• Ports and harbour development for ships less than 500 gross tons.

Water Management, Dams, Irrigation and Flood Protection.

  • Dams and reservoirs with storage volume less than 50 million cubic meters or surface area less than 08 square kilometers.
  • Irrigation and drainage projects serving less than 15,000 hectares.
  • Small scale irrigation system with total cost less than 50 million rupees.


Water Supply and Treatment.

Water supply schemes and treatment plants with total cost of less than Rs. 25 million rupees.



Waste Disposal

Waste disposal facility for domestic or industrial wastes, with annual capacity less than 10,000 cubic meters.



Urban Development and Tourism.

Housing schemes.

Public facilities with significant off-site impacts e.g, hospital wastes.

Urban development projects.

j other projects
(J)Other Projects.
  • Any other project for which filing of an IEE is required by the Federal Agency under sub-regulation (2) of regulation.
schedule ii


a energy
  • Hydroelectric power generation over 50 MW.
  • Thermal power generation over 200 MW.
  • Transmission lines (11 KV and above) and grid stations.
  • Nuclear Power plants.
  • Petroleum refineries.
b manufacturing and processing
(B)Manufacturing and Processing
  • Cement Plants.
  • Chemicals projects.
  • Fertilizers plants.
  • Food processing industries including sugar mills, beverages, milk and dairy products with total cost of Rs. 100 Million and above.
  • Industrial Estates (including export processing zones)
6. Man-made fibers and resin projects with total cost of Rs. 100 Million and above.

7. Pesticides (manufacture or formulation).

8. Petrochemicals complex.

9. Synthetic resins, plastic and man-made fibers, paper and paperboard, paper pulping, plastic products, textile (except apparel), printing and publishing, paints and dyes, oils and fats and vegetable ghee projects with a total cost more than Rs. 10 Million.

10. Tanning and lather finishing projects.


(C) Mining and Mineral Processing. 1. Mining and processing of coal, gold, copper, sulphur and precious stones. 2. Mining and processing of major non-ferrous metals, iron and steel rolling. 3. Smelting plants with total cost of Rs. 50 Million and above.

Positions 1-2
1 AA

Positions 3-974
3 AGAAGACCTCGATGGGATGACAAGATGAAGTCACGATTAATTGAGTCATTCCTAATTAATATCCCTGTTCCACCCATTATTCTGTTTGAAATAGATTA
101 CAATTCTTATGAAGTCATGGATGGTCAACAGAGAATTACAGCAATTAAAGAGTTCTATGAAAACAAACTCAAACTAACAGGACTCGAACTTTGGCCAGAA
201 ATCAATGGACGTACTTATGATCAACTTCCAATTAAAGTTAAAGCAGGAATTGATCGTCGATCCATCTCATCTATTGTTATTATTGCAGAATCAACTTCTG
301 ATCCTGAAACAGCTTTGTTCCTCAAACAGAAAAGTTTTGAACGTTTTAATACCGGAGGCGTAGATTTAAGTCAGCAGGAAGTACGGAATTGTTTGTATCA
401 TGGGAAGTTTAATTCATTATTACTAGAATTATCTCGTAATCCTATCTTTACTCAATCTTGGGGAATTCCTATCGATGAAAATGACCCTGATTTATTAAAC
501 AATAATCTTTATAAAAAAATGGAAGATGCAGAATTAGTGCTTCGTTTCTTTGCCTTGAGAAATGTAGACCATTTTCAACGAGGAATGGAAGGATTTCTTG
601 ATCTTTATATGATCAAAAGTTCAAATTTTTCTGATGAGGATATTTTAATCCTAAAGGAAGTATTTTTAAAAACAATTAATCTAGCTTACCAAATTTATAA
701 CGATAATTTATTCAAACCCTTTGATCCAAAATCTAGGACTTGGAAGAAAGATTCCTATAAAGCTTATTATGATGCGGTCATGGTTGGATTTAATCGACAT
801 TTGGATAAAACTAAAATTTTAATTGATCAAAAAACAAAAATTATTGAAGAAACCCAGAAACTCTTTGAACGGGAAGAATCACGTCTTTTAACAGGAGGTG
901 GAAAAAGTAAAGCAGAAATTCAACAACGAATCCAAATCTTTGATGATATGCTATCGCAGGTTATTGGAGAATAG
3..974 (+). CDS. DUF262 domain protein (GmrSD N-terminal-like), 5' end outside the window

d transport
  • Airports.
  • Federal or provincial highways (except maintenance, rebuilding or reconstruction of existing roads) with total cost of Rs.50 million and above.
  • Ports and harbors development for ships 500 gross tons and above.
  • Railway works.
e water management dams irrigation and flood protection
(E)Water Management, Dams, Irrigation and Flood Protection.
  • Dams and reservoirs with storage volume 50 million cubic meters and above or surface area of 08 square kilometers and above.
  • Irrigation and drainage projects serving 15,000 hectares and above.
f water supply schemes and treatment
(F)Water supply schemes and treatment.
  • Water supply schemes and treatment plants with total cost of Rs. 25 million and above.

(G) Waste Disposal1. Waste disposal and / or storage of hazardous or toxic wastes (including land fill sites incineration of hospital toxic waste). 2. Waste disposal facility for domestic or industrial waste with annual capacity more than 10,000 cubic meters.


Urban development and tourism.

  • Land use studies and urban plans (large cities).
  • Large scale tourism development projects with total cost more than Rs. 50 million.

Environmentally Sensitive Areas.

1. All projects situated in environmentally sensitive areas.

Industrial development
  • Effective use of resources
  • Sustainable development

Thanks for listening.